Friday, January 12, 2018

Hombres En La Luna (1970)

This lovely oddity seems to be a book for Argentinian  publisher Editorial Sigmar (Buenos Aires), that was perhaps translated from a Japanese book.  

Hombres En La Luna. Tetsushi Okamoto and Kenya Murano. Illustrations by takashi Yorimitsu. Gakken Co. Ltd, Tokio. 32 p. 29 cm. 1970.

 I really like this fanciful illustrations of what you could do if you were on the moon.

 And as usual there are some nice paintings of what our future moon base, and moon, Mars, and Venus exploration was going to look like.

Friday, January 5, 2018

Respond Martians (1976)

Respond Martians. By  Klushancev. USSR. 1976

This is a reprint/updating of a 1968  Russian book I have blogged about before in 2015.

Our understanding of Mars changed a lot  in that short time so this book updated the illustrations and added some photographs of new probes.

 A very nice stylized moon base.

 Russians Mars Program

 Mars 2 probe   (landed/impacted on Mars November  27, 1971)

Friday, December 22, 2017

Your 1958 Shell Fertilizer Coloring Book (1958)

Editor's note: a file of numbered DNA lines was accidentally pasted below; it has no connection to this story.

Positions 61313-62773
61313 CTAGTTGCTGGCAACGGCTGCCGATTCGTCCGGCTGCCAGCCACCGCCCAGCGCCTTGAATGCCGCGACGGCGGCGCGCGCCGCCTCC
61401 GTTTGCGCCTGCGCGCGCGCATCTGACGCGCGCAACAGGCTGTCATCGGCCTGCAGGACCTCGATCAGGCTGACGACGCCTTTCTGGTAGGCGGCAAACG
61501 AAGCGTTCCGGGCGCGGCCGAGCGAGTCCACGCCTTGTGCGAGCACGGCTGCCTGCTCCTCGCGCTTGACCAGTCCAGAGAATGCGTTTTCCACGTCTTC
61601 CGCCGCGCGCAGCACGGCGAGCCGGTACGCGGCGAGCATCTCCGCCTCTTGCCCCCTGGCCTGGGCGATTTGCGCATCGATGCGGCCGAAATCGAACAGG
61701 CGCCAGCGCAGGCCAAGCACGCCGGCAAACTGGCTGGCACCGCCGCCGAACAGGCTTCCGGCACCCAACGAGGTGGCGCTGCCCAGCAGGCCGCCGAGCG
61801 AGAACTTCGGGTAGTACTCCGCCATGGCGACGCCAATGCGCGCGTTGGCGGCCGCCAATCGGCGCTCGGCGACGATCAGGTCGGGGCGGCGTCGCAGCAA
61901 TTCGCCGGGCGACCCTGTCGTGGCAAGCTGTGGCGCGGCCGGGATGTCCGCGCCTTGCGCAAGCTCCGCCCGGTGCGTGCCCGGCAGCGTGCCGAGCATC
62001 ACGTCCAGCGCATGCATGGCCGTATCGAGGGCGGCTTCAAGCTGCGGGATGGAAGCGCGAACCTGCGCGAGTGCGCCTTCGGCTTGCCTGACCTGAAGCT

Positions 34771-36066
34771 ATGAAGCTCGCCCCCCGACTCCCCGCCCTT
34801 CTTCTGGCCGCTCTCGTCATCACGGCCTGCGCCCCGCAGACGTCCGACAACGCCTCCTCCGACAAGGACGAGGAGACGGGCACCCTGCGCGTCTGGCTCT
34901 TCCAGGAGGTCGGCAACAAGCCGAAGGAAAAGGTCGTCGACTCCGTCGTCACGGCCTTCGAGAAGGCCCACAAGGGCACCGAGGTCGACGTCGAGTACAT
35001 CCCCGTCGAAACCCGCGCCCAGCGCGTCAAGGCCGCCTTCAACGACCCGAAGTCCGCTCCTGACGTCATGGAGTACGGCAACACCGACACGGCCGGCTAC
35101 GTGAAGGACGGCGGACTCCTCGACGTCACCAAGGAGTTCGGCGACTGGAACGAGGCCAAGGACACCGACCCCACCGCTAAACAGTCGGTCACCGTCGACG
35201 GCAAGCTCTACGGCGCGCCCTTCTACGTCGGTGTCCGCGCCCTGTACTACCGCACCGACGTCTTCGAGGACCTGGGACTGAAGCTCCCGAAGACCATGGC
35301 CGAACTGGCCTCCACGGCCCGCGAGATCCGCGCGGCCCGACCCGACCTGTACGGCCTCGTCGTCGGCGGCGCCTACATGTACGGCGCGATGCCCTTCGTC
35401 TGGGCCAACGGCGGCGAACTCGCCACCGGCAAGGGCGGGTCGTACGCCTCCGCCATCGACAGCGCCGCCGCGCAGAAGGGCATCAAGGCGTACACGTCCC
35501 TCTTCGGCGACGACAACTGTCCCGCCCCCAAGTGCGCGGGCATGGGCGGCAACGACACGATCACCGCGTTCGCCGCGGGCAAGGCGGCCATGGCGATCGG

This is my Xmas posting but you may wonder what fertilizer has to do with space flight and children (and Xmas for that matter).

Your 1958 Shell Fertilizer  Coloring Book (1958)

Shell Chemical Corp was interested in appearing "space age" in their approach to customer sales. They created this coloring book and a  1958 calendar to "cash in" on Sputnik and the new fad for space flight.  Don't believe me, here is their fertilizer mascot as a Sputnik:

The coloring book was addressed to children but had a message for parents inside. I don't know at what event it was handed out or maybe it was from your local farm chemical dealer (P.S. for you non-science types NH3 is "ammonia".)

What really attracted me was the amazing "space age" illustrations of our farming future. From the cover they thought the future was 198*. This future even included using rockets and flying saucers to care for and gather the crops. The delightful details  make it a real "moment in time."  And of course look for Santa at the end.

 Factory farming at its height

 I love this futuristic house.
 Cattle ranching will be different in the future too. Maybe locating your cows by radar?
 I don't know what they are sending up in those rockets but I am sure it is safe :)

 I am not exactly sure what they are doing with that tree, but it extends WAY UP into the saucer

 Santa appears on the last page, no particular reason why.  

I know they also used these 12 illustrations in a 1958 calendar since I found a few images of the color illustrations they used. Happy holidays and have a great 2018!